That’s what I do. I believe the real value of research is to give you the confidence to make it “feel real” while taking the liberties you need to propel the story. The Cuernavaca of my book Aztec Midnight is such a hybrid.

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    • Mike, you said it perfectly. As writers, we need a lot of confidence to face the blank page (at least this writer does). Doing a solid job on our research (whether it’s for setting or for some other aspect of the story) helps give us that confidence. And you are right, too, that taking some liberties can help move the story where we need it to go. Writers should never get bogged down in thinking everything has to be perfectly true. As I said to the railroad cop who has been helping me with research details: “It doesn’t have to be probable. Just possible.”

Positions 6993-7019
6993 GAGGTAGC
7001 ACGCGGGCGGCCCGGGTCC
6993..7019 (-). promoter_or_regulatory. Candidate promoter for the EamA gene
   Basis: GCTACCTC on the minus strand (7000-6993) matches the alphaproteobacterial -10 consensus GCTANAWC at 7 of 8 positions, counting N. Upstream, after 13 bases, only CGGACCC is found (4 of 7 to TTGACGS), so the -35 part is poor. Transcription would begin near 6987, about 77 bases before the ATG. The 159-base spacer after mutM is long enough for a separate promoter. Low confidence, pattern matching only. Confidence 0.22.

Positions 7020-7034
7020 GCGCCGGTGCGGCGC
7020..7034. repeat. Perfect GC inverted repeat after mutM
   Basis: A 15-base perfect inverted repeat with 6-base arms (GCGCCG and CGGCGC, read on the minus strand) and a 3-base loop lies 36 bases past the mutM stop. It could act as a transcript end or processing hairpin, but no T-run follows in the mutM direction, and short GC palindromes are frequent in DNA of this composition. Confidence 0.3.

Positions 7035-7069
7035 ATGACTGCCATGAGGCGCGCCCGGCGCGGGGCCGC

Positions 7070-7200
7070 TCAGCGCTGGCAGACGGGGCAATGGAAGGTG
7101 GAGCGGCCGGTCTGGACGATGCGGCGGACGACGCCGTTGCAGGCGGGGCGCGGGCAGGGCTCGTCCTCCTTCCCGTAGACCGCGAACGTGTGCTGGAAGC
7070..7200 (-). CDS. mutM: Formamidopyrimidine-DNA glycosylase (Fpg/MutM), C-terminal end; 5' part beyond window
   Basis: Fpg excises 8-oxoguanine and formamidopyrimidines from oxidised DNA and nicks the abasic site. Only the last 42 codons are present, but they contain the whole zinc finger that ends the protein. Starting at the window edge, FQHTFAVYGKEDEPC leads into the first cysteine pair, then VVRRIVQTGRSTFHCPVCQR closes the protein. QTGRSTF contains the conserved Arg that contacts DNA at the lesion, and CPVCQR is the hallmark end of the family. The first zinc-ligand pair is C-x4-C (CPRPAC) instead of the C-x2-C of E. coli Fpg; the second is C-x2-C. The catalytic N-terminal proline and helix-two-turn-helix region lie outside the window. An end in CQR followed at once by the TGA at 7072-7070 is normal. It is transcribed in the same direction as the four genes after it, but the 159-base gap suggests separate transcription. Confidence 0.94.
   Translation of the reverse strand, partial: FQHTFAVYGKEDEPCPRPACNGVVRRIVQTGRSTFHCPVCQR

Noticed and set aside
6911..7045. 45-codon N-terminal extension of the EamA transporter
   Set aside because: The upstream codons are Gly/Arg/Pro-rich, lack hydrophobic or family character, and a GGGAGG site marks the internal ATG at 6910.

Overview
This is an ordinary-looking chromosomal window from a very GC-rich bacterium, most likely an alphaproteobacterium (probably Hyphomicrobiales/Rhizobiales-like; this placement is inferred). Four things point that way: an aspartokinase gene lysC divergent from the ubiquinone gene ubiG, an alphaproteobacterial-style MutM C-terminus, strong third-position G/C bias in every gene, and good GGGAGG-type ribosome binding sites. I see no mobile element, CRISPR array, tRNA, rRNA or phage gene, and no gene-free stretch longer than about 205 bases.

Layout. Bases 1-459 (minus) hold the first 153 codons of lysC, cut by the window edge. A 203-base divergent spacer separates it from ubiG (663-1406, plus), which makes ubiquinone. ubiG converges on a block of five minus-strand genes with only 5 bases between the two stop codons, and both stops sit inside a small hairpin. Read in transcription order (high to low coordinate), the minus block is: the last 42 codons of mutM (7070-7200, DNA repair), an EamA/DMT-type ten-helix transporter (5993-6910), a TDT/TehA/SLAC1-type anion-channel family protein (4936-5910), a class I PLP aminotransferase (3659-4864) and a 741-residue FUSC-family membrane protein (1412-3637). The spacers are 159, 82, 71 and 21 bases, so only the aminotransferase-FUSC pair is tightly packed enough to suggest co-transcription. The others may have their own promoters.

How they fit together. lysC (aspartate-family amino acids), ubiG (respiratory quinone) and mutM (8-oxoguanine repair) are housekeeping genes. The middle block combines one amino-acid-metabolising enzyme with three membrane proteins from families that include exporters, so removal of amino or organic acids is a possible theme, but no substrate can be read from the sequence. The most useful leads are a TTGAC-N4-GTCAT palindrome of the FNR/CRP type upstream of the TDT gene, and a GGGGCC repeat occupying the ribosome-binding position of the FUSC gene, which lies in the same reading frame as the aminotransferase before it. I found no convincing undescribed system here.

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  6. Welcome to the Zone, Barbara! Great advice in your post. I love the idea that there are still hobo camps, and that you sought them out (are they still called “hobos”? Love that too!) I just ordered your book and am reading it right now–it’s a fantastic read, everyone should check it out!

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    • Oh, thank you, Kathryn! I’m so happy that you are enjoying the book!

      Hobos are a fascinating culture with a great history. They are indeed still called hobos, although the railway cop who is helping me refers to them as tramps. The difference? Hobos are traveling workers. Tramps are bums who would prefer not to work (there are days when I get that whole tramp thing! 😉 ). A lot of people use the words interchangeably.